Foraminifera are found in all marine environments, they may be planktic or benthic in mode of life. The name foraminiferida is derived from the foramen, the connecting hole through the wall (septa) between each chamber. Foraminifera have a geological range from the earliest Cambrian to the present day. They are primarily classified by the composition and morphology of the test. Three basic wall compositions are recognized—organic, agglutinated, and secreted calcium carbonate (or more rarely silica).

Based on the generally accepted classification of foraminifera from Loeblich and Tappan (1964), the Order Foraminiferida belongs to the Kingdom Protista, Subkingdom Protozoa, Phylum Sarcomastigophora, Subphylum Sarcodina, Superclass Rhizopoda, Class Granuloreticulosea. Breaking down this nomenclature tells us that foraminifera are testate (meaning they have a shell), protozoa (single-celled organism characterized by the absence of tissue and organs), which possess granuloreticulose pseudopodia (thread-like extensions of the ectoplasm often including grains or tiny particles of various materials).

Herodotus, fifth century BC, noted that the limestone of the Egyptian pyramids contained large benthic foraminifer Nummulites. The famous 1872 HMS Challenger cruise was the first scientific oceanographic research expedition to sample the ocean floor—it collected so many samples that several scientists were working on the material well into the 1880’s. Workers such as Cushman in the US and Subbotina in the USSR developed the use of foraminifera as biostratigraphic tools. Of the approximately 4000 living species of foraminifera, the life cycles of only 20 or so are known.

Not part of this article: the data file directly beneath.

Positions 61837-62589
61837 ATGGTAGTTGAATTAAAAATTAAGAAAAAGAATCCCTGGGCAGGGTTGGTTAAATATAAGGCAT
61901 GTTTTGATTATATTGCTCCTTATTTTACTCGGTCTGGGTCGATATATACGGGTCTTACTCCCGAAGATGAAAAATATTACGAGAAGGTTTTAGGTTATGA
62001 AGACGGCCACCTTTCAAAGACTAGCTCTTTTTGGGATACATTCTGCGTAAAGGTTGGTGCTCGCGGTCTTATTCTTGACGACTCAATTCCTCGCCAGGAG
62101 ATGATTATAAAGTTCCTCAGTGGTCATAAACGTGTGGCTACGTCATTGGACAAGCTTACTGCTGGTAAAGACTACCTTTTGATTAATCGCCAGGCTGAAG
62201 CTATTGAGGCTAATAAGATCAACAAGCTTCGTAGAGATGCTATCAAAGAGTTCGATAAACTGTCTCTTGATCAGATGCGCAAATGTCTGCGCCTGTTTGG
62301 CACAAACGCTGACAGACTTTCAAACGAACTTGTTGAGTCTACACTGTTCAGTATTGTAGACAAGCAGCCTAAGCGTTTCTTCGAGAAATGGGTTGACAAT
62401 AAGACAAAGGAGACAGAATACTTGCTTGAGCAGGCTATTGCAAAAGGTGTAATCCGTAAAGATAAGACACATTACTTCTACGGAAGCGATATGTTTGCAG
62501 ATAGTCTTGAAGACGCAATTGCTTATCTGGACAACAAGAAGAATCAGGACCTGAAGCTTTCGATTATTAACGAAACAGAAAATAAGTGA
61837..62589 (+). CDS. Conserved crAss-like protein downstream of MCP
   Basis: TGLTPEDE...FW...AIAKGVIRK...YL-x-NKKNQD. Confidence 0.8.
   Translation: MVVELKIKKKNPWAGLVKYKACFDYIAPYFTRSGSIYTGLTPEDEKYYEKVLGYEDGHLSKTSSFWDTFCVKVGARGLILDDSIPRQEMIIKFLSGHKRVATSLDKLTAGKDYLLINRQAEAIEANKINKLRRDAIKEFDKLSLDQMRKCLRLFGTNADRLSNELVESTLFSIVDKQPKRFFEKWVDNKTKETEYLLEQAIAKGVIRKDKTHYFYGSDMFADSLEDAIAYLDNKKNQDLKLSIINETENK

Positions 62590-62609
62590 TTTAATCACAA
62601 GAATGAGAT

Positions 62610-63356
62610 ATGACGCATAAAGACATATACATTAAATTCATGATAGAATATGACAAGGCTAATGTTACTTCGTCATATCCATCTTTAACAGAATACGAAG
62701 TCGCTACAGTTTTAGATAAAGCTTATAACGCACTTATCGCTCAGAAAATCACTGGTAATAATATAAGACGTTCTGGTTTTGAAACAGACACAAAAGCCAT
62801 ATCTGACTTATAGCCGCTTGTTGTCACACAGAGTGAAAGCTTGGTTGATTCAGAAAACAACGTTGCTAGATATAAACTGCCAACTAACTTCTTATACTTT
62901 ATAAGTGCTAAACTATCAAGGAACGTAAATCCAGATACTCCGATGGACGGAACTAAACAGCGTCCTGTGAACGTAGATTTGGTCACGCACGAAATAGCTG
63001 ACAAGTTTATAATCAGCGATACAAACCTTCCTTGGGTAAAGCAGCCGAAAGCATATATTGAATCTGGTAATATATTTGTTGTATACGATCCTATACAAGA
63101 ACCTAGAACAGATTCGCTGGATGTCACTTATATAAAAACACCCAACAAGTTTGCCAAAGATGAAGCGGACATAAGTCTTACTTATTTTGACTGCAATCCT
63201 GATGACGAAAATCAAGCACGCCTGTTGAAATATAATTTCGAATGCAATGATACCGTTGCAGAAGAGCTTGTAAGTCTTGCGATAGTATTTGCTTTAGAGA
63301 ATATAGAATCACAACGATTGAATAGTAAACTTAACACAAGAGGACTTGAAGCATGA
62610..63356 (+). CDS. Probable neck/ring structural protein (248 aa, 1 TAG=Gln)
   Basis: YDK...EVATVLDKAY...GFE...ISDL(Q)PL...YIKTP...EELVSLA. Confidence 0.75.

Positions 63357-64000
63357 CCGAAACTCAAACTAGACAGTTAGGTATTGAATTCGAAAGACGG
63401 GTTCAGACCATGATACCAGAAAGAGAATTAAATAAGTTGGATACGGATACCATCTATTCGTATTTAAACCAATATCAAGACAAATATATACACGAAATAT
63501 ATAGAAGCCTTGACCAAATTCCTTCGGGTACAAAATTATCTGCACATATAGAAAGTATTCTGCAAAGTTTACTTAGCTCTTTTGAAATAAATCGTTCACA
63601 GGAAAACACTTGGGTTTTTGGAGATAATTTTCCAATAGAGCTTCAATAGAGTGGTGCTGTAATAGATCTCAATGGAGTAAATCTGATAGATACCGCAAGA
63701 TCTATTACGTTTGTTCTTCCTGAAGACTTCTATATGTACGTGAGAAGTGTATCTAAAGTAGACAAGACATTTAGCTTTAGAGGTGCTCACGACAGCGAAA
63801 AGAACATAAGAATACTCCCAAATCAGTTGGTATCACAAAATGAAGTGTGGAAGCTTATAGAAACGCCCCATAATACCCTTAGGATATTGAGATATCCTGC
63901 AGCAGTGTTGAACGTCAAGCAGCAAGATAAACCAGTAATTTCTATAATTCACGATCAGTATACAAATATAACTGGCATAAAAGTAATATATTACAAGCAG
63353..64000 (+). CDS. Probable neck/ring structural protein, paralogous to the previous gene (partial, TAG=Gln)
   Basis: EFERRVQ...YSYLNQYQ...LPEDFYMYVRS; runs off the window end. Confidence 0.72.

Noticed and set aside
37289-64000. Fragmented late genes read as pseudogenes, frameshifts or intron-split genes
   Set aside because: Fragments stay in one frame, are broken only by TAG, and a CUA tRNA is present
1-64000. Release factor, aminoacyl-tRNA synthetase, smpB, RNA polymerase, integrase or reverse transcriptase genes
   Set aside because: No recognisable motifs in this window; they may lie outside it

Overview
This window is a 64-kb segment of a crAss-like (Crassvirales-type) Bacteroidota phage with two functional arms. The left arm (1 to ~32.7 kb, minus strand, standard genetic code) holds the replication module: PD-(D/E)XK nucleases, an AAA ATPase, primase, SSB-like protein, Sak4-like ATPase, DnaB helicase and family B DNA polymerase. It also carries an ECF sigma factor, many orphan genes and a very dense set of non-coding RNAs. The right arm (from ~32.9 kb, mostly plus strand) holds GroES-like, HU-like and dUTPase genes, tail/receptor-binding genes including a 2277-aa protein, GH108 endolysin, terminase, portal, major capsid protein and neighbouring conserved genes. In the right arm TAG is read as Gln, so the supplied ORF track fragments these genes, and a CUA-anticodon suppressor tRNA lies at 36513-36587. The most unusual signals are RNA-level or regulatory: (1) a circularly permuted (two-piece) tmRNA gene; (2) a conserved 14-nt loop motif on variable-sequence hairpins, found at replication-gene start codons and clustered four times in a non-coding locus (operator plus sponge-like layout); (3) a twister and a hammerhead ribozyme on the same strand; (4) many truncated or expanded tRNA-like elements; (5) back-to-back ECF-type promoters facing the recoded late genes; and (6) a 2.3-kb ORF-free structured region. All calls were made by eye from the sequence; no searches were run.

1: Karen Wetmore, “FORAM FACTSAN INTRODUCTION TO FORAMINIFERA.Learning From The Fossil Record, The University of California Museum of Paleontology

2: ”Foraminifera,” MIRACLE, Microfossil Image Recovery And Circulation for Learning and Education, University College London Micropalaeontology Unit.

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